Is there a loophole where shooting hawks is legal?

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spunky-chicken

In the Brooder
Sep 1, 2020
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Hi,
I live in Larimer county Colorado, and apparently shooting hawks is illegal here. I've never lost a chicken too a hawk but for some time now hawks have been killing my racing pigeons. I've been looking through county legislature and ordinances but mostly the laws are conflicting. I'm not expecting anyone to know the ordinances specific to my county, but are there any federal laws allowing the shooting of hawks that override city ordinances? Does anyone know about Colorado pest regulations? Racing pigeons are pretty valuable and are considered property. I'd be really grateful for any help at all.
 
Jul 15, 2020
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Washington State 8a/8b
I am not saying to do this or saying that I approve of this personally, although whenever this topic would come up at poultry shows (and pigeon shows) they would always just say "just don't tell anyone and how would anyone know you shot one?" I even had a stranger, just making random conversation with me while I refilled my pigeons water dishes at a show, go into detail how he killed a hawk once, to this day I wonder if he knew it was illegal...

I believe where I live if a predator is in the act if damaging property or livestock you can shoot them, although I'm unsure about hawks since I've had very little interaction with them and my birds. You could probably call fish and wildlife and see if they have recommendations, although since its a bird I'm not sure what all they could do, whereas a fox or coyote they could trap and relocate much easier... its sort of up to you from there. You could kill the hawk and hope nobody notices, or check online to see if its legal to shoot one if they're attacking your livestock, you could look into trapping the hawk although I know nothing about that. Good luck with your hawk issue nonetheless ^^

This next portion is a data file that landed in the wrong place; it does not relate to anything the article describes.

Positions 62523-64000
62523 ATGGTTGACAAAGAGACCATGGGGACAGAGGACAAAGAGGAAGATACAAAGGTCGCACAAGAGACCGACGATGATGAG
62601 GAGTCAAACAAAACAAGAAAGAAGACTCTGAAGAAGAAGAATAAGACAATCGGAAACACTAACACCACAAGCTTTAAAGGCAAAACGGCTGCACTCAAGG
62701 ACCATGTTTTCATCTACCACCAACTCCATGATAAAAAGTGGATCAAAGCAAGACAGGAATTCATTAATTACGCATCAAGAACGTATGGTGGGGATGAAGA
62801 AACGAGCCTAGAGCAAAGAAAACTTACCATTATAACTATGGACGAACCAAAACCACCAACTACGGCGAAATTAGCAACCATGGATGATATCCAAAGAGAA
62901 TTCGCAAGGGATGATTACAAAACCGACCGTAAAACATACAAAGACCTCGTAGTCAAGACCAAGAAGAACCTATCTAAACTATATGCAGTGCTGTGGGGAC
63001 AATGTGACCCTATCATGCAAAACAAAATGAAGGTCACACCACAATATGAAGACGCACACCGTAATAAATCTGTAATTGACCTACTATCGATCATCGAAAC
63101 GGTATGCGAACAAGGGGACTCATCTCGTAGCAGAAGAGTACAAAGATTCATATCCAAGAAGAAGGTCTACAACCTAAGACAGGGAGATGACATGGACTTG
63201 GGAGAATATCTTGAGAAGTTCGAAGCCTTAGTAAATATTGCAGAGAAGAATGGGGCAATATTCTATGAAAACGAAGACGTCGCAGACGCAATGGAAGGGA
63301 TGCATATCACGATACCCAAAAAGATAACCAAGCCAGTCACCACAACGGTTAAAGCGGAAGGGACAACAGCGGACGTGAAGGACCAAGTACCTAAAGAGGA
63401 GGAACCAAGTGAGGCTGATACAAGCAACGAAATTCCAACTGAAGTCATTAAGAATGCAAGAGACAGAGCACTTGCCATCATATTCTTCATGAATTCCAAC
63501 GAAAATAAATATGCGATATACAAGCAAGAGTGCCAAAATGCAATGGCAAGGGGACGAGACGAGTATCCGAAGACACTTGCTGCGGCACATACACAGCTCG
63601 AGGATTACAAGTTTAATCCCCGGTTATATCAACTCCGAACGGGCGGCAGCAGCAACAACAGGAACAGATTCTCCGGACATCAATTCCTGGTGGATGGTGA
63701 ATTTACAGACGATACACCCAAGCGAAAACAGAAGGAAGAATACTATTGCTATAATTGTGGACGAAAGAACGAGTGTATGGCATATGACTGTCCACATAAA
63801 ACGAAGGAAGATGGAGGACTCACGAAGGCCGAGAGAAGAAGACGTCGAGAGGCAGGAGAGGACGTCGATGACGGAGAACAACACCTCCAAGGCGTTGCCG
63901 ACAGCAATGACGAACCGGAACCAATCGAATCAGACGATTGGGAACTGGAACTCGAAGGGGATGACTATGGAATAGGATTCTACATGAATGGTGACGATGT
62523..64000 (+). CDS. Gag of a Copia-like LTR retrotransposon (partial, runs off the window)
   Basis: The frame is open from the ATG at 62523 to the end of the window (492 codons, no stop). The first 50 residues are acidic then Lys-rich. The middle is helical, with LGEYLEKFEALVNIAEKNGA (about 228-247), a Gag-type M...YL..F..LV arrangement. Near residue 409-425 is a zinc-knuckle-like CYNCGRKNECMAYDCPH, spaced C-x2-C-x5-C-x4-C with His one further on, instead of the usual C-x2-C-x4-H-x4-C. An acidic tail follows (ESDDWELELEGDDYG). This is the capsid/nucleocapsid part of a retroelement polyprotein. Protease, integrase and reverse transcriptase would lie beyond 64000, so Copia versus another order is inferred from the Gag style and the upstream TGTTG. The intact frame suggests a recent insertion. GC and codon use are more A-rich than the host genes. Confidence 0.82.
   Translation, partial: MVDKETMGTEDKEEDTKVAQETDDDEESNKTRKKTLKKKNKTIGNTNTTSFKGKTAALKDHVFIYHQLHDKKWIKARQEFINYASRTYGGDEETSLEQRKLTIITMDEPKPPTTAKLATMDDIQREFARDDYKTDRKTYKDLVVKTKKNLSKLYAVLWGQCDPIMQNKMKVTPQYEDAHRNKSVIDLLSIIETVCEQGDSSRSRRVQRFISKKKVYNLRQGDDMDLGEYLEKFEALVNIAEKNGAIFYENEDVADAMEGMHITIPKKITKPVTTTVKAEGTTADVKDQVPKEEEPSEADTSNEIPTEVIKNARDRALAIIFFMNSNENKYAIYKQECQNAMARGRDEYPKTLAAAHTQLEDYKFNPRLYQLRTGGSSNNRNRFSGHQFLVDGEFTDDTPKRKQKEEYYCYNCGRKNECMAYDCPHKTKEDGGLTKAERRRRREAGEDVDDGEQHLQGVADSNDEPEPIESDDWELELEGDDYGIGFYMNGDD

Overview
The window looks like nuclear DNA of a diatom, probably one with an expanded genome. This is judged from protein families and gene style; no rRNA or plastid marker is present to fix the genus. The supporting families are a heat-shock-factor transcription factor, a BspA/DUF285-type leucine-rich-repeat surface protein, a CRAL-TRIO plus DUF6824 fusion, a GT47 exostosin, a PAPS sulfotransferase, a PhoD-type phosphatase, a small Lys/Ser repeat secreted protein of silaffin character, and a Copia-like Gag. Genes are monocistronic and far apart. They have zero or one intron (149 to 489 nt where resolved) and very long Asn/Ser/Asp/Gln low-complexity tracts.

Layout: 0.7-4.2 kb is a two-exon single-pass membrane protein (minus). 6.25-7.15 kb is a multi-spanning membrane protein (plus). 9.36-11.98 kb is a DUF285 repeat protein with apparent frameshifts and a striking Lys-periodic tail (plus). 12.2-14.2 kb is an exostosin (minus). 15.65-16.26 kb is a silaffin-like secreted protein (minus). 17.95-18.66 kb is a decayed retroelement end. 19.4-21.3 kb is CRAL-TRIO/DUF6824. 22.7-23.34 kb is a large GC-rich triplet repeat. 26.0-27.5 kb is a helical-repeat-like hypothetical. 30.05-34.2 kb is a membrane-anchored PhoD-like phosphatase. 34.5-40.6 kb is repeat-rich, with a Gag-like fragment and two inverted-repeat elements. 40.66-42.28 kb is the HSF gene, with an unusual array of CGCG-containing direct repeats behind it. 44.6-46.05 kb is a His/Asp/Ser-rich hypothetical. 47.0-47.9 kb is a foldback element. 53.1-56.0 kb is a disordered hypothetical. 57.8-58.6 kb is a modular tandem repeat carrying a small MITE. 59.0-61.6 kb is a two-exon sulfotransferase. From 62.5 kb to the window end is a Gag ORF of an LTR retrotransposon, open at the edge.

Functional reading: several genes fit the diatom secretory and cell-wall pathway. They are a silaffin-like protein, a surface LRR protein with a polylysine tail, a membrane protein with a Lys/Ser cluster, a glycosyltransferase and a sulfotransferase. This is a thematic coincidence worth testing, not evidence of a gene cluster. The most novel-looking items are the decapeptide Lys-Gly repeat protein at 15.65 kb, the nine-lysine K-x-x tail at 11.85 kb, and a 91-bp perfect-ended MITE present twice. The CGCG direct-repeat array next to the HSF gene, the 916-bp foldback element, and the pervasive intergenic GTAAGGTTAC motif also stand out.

Rldad1

Songster
Jul 13, 2020
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North Alabama
If you are having a problem, you may apply for a special permit from the Feds that will allow you to dispatch a particular bird. If you shoot one without that permit and get caught, the fine is up to $15,000 plus 6 months in jail and confiscation of property. If it is an eagle or on the endangered species list the penalty is much greater.

Laws Regulating Native North American Raptors

  • Migratory Bird Treaty Act - 1918 - This was one of the earliest laws passed to protect wildlife in the United States. This law was initially an international treaty between the U.S., Canada, and Mexico, and has now been amended to include Great Britain and Japan. The Act prohibits anyone from taking, killing, or keeping any native bird, its parts, or its nest, without a permit or license. ALL raptors native to the U.S. are covered by this law.
  • Bald Eagle Act - 1940 - Congress passed this act in response to the slaughter of eagles during the first half of the twentieth century, and because of the special status bald eagles hold as our national symbol. This law protects both bald eagles and golden eagles, their nests, and nest trees. It specifically prohibits anyone from killing or disturbing either species.
  • Endangered Species Act (ESA) - 1973 - This act provides additional protection for any animal listed as "threatened" or "endangered." As of January 2002, the raptors listed under the ESA include the bald eagle, spotted owl, California condor, peregrine falcon, and snail kite.
 

WallyG74

Crowing
Premium Feather Member
Mar 7, 2020
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Meridian, MS
I obviously don’t know your specific situation. It sucks to lose livestock to something you can’t fight back against, but hawks are a big deal on the federal level. We have hawks on our place and they raise young every year. I have the chicken run covered with a net and if I let my chickens out of the run I have to babysit them the entire time. Hawks have their place but can be a real pain sometimes.
 
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